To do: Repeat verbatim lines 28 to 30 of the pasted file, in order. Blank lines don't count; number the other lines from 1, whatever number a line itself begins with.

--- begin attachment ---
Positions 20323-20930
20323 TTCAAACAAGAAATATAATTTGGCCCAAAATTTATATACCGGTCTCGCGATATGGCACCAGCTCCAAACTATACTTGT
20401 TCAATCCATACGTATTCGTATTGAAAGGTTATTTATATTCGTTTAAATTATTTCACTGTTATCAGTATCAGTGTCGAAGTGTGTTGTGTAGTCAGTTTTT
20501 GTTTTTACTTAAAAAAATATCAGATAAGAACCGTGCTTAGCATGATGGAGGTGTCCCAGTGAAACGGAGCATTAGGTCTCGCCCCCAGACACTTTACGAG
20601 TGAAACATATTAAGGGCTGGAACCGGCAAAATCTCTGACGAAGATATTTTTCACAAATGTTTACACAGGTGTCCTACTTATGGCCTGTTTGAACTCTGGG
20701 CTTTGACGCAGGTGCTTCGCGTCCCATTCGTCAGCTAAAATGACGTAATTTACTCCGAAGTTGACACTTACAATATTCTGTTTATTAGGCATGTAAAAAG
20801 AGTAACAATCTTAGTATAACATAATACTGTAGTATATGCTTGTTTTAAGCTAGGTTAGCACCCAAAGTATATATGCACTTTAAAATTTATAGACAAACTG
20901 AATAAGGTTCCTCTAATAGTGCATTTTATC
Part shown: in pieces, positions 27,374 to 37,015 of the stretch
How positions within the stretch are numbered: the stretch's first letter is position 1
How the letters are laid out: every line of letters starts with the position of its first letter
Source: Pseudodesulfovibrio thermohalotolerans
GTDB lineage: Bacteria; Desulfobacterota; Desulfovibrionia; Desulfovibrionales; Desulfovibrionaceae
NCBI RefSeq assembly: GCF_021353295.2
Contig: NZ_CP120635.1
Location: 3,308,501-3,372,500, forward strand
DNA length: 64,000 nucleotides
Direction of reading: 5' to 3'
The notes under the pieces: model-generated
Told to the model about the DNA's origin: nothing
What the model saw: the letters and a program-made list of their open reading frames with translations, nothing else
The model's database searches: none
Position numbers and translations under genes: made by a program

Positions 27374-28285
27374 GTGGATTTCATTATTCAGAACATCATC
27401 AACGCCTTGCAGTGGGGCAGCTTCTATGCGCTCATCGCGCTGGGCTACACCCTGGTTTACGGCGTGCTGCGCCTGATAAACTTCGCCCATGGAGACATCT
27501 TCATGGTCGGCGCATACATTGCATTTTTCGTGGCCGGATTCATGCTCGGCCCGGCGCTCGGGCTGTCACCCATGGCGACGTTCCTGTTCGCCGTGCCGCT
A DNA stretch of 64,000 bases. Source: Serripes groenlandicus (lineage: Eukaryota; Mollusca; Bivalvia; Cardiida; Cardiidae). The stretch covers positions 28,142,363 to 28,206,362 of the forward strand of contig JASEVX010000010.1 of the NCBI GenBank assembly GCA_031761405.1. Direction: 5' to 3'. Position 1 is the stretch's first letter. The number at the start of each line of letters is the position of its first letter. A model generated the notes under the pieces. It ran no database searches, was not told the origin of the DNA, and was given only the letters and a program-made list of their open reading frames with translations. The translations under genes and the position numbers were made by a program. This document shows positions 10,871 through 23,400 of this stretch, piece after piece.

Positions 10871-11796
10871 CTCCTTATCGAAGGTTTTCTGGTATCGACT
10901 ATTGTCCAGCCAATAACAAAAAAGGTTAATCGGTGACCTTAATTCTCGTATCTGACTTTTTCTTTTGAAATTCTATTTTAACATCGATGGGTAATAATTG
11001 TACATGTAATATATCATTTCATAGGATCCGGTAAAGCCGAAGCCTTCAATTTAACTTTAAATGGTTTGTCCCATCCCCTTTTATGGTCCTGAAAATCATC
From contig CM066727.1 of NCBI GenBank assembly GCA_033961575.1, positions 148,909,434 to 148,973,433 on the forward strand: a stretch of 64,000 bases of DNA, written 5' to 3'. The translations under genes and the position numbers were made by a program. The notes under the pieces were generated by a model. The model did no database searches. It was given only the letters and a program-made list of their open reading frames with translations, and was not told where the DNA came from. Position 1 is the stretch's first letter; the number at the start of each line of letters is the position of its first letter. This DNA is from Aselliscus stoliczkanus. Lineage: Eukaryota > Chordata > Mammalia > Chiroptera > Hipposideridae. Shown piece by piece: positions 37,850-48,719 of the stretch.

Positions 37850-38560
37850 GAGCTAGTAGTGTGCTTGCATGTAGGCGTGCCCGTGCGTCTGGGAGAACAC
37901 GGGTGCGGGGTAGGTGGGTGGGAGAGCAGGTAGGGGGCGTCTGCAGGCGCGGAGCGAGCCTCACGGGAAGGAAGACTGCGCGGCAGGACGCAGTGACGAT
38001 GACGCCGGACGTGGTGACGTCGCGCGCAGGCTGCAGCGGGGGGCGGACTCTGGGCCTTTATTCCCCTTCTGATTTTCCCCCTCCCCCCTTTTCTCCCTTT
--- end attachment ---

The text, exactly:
A DNA stretch of 64,000 bases. Source: Serripes groenlandicus (lineage: Eukaryota; Mollusca; Bivalvia; Cardiida; Cardiidae). The stretch covers positions 28,142,363 to 28,206,362 of the forward strand of contig JASEVX010000010.1 of the NCBI GenBank assembly GCA_031761405.1. Direction: 5' to 3'. Position 1 is the stretch's first letter. The number at the start of each line of letters is the position of its first letter. A model generated the notes under the pieces. It ran no database searches, was not told the origin of the DNA, and was given only the letters and a program-made list of their open reading frames with translations. The translations under genes and the position numbers were made by a program. This document shows positions 10,871 through 23,400 of this stretch, piece after piece.

Positions 10871-11796
10871 CTCCTTATCGAAGGTTTTCTGGTATCGACT